Now as for YMCAs and nude swimming. If one researches this Nation's newspapers, one will find that when YMCAs ran ads for learn-to-swim, it was stated in both the display ad and in the reporter's commentary that boys swam nude and only needed to bring a towel. In a few cases, the boys were photographed swimming nude and the photographs published in the town newspaper. It was a socially expected practice since they were men and boys and had nothing to be ashamed of. (And, I recall hearing that as a child.)

My best estimate is that there were about 5,500 pools, (school, YMCA and Boys Club.) Each had a board of directors with about 12 members, typically men. That's 66,000 men per year, across the nation, sitting on the boards. However, this was spread across a roughly 70 year period. Assume the men served for about 5 years each. That leads to 14 groups of about 40,000 (to allow for earlier years) men. Calculating 14 times 40.000 is 560,000 men who supervised millions of men and boys swimming nude. Hope this makes it obvious this was a widely accepted, expected social norm for male swimming when it was only males.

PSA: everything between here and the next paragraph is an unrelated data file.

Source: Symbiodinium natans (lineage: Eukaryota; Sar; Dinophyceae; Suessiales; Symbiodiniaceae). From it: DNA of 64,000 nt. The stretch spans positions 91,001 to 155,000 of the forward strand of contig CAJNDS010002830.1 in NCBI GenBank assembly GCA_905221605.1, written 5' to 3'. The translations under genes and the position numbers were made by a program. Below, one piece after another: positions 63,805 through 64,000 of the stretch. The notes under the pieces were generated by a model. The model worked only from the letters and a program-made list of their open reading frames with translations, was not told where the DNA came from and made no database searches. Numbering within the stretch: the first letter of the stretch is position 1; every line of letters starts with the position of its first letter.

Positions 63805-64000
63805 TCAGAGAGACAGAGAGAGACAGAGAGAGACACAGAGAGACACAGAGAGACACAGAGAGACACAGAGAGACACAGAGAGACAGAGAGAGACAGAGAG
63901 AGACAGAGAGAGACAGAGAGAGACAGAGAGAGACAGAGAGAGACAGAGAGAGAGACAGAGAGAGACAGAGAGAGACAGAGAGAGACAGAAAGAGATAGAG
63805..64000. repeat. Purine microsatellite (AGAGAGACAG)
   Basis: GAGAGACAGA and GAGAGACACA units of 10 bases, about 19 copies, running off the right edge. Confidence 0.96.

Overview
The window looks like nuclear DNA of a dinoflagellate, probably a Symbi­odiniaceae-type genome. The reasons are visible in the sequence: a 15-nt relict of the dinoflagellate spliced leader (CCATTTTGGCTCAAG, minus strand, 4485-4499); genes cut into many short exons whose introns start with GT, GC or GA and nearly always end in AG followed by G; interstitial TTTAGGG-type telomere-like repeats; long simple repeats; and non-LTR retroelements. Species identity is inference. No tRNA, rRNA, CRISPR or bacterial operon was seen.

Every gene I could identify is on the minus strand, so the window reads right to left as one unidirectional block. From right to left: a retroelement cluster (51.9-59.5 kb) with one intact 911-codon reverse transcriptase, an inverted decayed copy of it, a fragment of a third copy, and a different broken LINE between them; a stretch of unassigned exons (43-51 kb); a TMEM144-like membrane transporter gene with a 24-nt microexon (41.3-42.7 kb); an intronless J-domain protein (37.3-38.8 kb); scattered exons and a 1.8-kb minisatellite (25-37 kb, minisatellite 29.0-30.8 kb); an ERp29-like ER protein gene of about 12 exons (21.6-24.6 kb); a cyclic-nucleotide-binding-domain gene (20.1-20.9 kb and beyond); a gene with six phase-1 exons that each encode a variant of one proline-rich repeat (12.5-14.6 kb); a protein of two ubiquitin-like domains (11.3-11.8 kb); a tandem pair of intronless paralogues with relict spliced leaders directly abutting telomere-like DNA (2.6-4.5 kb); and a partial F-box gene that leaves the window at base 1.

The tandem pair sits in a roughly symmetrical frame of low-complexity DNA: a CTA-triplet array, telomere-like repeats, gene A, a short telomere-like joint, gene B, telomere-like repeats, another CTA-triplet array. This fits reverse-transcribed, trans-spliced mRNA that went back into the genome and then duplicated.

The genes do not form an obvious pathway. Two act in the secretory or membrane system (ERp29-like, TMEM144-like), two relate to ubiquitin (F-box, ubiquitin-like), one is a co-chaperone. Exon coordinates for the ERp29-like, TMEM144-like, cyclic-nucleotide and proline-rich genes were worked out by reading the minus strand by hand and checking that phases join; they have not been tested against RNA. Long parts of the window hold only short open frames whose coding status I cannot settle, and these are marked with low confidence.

By 1962, most Americans lived in suburbs and most boys, (who did most of the swimming), did not swim in polluted outdoor water but swam in city pools. Automatic chlorination was controllable to adjust for the contamination in pools. Medicine had conquered Polio and the medical profession was confident curative medicines could stop outbreaks of any disease that might be transmitted by pool water. Also, in 1962, there was no public hue and cry to end male nude swimming and there was no feminist pressure.